Computer Associates is to drop its existing licensing model in favour of a subscription-based approach.
The company, one of the largest software suppliers in the world, claimed the move would offer greater flexibility for customers while also allowing CA to spread its income throughout the year.
The shift from an enterprise licence model to a subscription-based one will allow CA users to determine the length and value of their software licence and vary their software mix as their business and technology needs change.
CA chief executive Sanjay Kumar, said, "Our clients have told us they need more flexibility in how they license software, and a faster, simpler, more cost-effective way to do business with us in the new economy."
The move got a very cautious welcome from Phil Parkin, general manager for IT services at logistics giant TNT UK, which runs CA's Ingres 6.4 on more than 50 servers. As chairman of the Ingres Users Association Parkin has heard plenty of complaints about CA.
"There has been a lot of frustration with CA over licensing," he said. "Computer Associates has got beaten up so many times over licences that it has had to do something about it."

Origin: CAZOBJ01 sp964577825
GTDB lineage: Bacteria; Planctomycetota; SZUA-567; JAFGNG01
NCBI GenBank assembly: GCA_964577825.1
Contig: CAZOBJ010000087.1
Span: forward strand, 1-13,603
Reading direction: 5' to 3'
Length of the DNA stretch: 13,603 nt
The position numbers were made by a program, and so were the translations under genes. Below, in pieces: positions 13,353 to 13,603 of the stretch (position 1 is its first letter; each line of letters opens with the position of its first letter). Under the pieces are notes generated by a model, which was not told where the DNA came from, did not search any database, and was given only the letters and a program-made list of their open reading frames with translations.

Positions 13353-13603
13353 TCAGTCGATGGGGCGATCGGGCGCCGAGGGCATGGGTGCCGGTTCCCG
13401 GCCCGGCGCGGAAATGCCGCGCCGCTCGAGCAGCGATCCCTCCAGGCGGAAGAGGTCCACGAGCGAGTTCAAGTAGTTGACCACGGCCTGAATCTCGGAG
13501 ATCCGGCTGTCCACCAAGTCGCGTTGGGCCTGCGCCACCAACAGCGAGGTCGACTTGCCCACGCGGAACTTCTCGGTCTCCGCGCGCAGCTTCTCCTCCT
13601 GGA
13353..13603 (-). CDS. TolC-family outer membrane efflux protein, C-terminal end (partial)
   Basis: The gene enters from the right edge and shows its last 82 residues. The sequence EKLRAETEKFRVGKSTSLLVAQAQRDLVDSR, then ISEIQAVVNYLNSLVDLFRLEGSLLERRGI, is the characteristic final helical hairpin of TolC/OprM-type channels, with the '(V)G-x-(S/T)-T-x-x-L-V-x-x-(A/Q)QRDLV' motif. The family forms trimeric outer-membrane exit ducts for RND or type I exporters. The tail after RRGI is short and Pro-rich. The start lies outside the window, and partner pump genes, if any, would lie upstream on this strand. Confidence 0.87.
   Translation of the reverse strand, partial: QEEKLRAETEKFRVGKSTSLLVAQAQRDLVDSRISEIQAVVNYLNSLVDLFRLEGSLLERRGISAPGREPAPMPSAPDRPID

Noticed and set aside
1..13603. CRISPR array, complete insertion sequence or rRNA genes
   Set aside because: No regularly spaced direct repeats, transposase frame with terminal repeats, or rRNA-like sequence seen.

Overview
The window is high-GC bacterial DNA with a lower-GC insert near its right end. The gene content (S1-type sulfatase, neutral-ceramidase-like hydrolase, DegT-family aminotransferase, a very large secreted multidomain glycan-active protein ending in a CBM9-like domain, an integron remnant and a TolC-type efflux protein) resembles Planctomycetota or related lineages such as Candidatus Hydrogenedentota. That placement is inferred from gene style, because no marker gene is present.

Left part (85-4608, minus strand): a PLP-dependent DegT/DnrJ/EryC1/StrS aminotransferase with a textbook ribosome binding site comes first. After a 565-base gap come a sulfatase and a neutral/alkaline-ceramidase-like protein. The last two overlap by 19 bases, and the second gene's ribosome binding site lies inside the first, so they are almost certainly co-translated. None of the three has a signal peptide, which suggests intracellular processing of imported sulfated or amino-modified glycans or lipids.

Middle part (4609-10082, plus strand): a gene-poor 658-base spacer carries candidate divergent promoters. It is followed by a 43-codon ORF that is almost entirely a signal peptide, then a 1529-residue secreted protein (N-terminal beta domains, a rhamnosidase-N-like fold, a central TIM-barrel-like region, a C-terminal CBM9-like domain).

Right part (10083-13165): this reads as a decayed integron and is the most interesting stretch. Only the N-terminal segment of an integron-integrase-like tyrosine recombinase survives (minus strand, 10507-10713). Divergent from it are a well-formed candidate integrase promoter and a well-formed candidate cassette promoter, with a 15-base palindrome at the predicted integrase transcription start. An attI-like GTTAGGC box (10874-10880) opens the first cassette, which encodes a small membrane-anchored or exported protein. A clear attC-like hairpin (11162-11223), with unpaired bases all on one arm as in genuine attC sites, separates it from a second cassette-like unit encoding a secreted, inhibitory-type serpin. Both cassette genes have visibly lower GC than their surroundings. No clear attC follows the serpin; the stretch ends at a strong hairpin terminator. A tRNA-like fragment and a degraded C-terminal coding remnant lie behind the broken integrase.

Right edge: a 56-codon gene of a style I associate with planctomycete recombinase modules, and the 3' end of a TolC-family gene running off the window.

Parkin promised that UK users groups would keep a close eye on how the new licensing model developed.
In a letter to shareholders Kumar said the new business model would allow CA to "expand the customer base to include smaller enterprises".
Adrian Gonzalez, senior analyst at research group ARC, said, "CA is taking a page out of the ASP [applcition service provider] handbook. Although it will not be hosting applications, the company will be pricing software like many ASPs.
"Customers are demanding flexibility when it comes to purchasing software, and suppliers are looking to move away from unpredictable, volatile revenue models. Sooner or later, all software companies will have to make the change."
IBM has also reacted to the ASP challenge with new licensing models for organisations of over 500 users. Last week it added an option to its PC leasing programme to allow per-user quarterly payments for hardware, software and services.